Concern Grows Over Proliferation Of Fatwas

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In some parts of the Muslim world, concern is growing over the proliferation of "fatwas," the religious rulings that guide devout Muslims in all aspects of life.

An explosion of fatwas on television and the Internet has led to contradictory and occasionally bizarre decrees.

Now one lawmaker in Egypt is proposing a radical solution — to jail unqualified fatwa-givers.

Fatwas Have Wide Berth

Among some non-Muslims, fatwas are mistakenly assumed to be death sentences, because those are the most talked-about — such as the Iranian fatwa condemning author Salman Rushdie for writing The Satanic Verses. But a fatwa can cover anything from the monumental to the mundane, anytime a Muslim wants an expert opinion on what's halal, permitted under Islam, or haram, forbidden.

The problem is that although Sunni Muslims do have rules for who can become a mufti, a scholar who may issue fatwas, there is no clear mechanism for enforcing them.

And these days, viewers of Arab satellite channels are being deluged with fatwas.

There have been fatwas both encouraging and forbidding Muslims from fighting in jihads in other countries or belonging to militant groups.

A Saudi cleric said owners of TV channels could be killed for broadcasting immoral content. An Egyptian cleric — not on TV, but from Cairo's venerable Al Azhar University itself — issued the much-ridiculed "breastfeeding fatwa," which proposed that a woman could work alongside an unrelated man if she had breast-fed him five times.

Cairo lawmaker Mustafa al-Gendi says enough is enough. Gendi says fatwas were originally intended to be private decisions to help individuals with their problems, and blanket prescriptions for the masses were rare and only issued by the most senior and trusted muftis.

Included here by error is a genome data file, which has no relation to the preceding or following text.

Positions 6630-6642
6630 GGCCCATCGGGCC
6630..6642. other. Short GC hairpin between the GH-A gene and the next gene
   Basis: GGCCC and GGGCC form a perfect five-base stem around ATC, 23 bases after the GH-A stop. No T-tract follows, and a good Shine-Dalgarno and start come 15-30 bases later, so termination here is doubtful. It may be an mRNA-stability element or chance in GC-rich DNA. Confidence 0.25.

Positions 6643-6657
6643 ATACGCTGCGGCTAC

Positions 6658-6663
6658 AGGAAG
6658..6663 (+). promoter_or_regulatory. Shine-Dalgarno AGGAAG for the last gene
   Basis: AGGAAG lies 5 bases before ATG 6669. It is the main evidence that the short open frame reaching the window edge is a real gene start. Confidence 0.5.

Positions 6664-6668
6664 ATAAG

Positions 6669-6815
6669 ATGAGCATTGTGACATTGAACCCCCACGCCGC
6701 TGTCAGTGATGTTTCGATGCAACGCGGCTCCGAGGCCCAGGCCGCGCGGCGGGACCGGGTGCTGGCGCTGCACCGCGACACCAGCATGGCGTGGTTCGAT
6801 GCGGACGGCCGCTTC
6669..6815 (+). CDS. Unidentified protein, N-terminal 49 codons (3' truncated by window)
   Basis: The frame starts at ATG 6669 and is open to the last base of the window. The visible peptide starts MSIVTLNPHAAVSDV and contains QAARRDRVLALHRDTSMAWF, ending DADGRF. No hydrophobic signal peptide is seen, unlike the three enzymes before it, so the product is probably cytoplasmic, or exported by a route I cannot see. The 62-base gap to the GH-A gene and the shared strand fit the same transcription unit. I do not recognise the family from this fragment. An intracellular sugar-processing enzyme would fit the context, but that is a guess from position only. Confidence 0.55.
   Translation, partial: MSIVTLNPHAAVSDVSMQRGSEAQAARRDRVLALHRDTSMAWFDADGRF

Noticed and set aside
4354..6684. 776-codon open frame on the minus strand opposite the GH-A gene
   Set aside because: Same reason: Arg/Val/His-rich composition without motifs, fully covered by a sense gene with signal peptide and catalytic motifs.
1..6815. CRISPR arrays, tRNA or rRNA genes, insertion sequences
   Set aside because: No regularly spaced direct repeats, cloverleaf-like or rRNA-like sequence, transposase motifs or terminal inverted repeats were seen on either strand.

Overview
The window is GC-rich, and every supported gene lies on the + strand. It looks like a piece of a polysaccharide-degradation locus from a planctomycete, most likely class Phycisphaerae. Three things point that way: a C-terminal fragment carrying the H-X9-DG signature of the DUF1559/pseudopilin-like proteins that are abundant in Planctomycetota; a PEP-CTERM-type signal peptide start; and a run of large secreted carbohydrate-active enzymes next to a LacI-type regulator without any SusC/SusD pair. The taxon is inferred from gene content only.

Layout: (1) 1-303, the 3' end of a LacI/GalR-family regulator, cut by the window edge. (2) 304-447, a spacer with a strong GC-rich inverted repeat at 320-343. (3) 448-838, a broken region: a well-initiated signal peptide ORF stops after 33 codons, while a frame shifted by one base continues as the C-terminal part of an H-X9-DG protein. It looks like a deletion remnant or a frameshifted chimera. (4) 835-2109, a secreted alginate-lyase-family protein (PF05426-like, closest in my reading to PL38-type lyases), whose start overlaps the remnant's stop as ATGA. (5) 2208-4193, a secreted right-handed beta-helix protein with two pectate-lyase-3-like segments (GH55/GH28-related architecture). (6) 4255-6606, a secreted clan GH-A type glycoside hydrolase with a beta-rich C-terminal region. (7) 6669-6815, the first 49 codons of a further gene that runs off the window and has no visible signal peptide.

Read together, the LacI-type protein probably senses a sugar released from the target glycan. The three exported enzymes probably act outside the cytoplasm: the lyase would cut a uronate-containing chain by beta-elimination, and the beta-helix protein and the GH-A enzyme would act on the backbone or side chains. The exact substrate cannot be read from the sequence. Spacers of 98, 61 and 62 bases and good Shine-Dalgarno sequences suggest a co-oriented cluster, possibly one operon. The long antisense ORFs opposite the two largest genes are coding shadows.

"You cannot do fatwa on TV," he says. "You cannot be a mufti on TV in front of millions of people and one man asks you a question and you answer this man because me, in front of my TV, I can think that I am like this guy and I can take the solution for myself. Then it's a distortion, it's a complete distortion.

A Debate Over Policing Fatwas

Gendi's proposed solution, however, troubles both the government and the Islamic establishment. Sheikh Abdel Rahman al-Bar at Al Azhar University agrees that there is a problem but says giving the government the power to certify muftis — and to imprison those who don't get government approval — is dangerous.

"In my opinion, it's not a suitable law," he says. "We have guidelines for who can become a mufti or issue fatwas. If someone is wrong in a fatwa, he should be questioned. But this idea that someone should have to have a government license to issue a fatwa or else face prison, that I do not agree with."

As an example of how the system is self-policing, Bar says the author of the breastfeeding fatwa was forced to resign his position at Al Azhar.

Lawmaker Gendi has heard the charge that the government could use his law to approve only clerics who toe the regime's political line. But he says there are safeguards against that. And he argues that spiritual fraud is just as egregious as material fraud.

"You open a clinic and we discover you didn't go to university, you're not a doctor — you go to prison from one to three years. The law is penalizing the one who touch the body. What about the one who touch the soul? Anybody can say anything to anybody, and can change his life? He can divorce his wife? He can kill his daughter? Kill your own family because they are not 'real Muslims'? Because of bad muftis, the world is paying," he says.

Gendi knows his draft law faces powerful opposition. But he was heartened to see his proposal being discussed recently at Friday prayers at the pre-eminent Islamic mosque in Mecca. Saudi King Abdullah has also called for new guidelines to rein in what he termed the "chaos of fatwas."

And Gendi hopes the debate generates new ideas to solve a problem that he says Islam can no longer afford to ignore.



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